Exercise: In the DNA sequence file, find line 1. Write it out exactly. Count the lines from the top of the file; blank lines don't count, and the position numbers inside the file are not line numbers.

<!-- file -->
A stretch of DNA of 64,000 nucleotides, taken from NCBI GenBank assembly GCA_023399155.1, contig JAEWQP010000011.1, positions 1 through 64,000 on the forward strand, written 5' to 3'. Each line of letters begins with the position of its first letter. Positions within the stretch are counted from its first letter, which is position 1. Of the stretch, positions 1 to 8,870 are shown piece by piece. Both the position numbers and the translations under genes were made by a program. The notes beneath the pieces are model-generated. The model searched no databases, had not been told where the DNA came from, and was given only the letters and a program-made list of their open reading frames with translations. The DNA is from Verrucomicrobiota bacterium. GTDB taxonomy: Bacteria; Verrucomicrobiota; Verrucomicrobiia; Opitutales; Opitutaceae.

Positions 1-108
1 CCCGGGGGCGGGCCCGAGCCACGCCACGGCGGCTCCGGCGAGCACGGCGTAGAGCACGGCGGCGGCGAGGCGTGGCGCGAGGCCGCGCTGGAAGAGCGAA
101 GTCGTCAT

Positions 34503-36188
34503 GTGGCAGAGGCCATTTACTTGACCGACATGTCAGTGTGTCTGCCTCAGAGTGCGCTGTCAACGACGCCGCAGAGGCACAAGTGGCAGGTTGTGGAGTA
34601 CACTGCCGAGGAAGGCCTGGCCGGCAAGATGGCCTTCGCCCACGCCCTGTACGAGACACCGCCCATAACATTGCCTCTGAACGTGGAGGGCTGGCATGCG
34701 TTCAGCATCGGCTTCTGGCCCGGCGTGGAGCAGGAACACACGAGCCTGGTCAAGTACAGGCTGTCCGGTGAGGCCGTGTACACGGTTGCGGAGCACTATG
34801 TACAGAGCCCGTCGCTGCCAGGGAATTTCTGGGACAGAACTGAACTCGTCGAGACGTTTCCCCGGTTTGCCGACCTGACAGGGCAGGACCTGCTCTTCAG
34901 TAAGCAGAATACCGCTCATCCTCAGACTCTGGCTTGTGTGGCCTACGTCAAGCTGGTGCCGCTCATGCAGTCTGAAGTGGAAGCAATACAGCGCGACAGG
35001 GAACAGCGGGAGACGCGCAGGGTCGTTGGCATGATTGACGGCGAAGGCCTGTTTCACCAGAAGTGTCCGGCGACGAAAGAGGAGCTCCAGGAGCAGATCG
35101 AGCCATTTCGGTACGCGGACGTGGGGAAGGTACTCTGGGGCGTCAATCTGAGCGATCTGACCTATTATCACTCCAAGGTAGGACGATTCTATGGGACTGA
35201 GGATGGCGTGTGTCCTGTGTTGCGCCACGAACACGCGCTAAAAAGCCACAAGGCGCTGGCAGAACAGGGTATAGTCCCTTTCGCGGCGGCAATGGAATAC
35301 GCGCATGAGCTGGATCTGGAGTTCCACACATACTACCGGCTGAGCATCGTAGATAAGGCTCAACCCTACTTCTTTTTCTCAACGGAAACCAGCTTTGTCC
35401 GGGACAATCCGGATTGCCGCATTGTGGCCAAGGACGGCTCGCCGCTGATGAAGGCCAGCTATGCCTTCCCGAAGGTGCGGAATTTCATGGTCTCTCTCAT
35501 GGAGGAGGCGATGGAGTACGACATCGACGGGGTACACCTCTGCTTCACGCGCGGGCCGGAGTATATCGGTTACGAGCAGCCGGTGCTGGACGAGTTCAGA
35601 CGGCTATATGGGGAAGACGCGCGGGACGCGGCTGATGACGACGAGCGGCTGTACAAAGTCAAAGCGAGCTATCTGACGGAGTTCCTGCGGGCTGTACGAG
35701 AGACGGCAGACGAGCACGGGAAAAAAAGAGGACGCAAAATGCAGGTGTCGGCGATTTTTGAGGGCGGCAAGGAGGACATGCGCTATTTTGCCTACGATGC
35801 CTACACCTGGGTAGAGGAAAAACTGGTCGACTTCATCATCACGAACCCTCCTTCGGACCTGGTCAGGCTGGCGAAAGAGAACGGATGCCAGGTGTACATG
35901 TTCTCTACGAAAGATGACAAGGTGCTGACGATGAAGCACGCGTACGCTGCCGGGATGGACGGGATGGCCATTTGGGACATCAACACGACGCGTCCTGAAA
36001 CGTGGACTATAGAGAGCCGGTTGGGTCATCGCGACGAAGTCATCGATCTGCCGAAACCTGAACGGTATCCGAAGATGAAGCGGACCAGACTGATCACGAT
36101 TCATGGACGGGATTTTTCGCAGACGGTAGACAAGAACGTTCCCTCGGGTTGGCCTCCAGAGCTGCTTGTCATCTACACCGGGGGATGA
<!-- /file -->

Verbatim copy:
A stretch of DNA of 64,000 nucleotides, taken from NCBI GenBank assembly GCA_023399155.1, contig JAEWQP010000011.1, positions 1 through 64,000 on the forward strand, written 5' to 3'. Each line of letters begins with the position of its first letter. Positions within the stretch are counted from its first letter, which is position 1. Of the stretch, positions 1 to 8,870 are shown piece by piece. Both the position numbers and the translations under genes were made by a program. The notes beneath the pieces are model-generated. The model searched no databases, had not been told where the DNA came from, and was given only the letters and a program-made list of their open reading frames with translations. The DNA is from Verrucomicrobiota bacterium. GTDB taxonomy: Bacteria; Verrucomicrobiota; Verrucomicrobiia; Opitutales; Opitutaceae.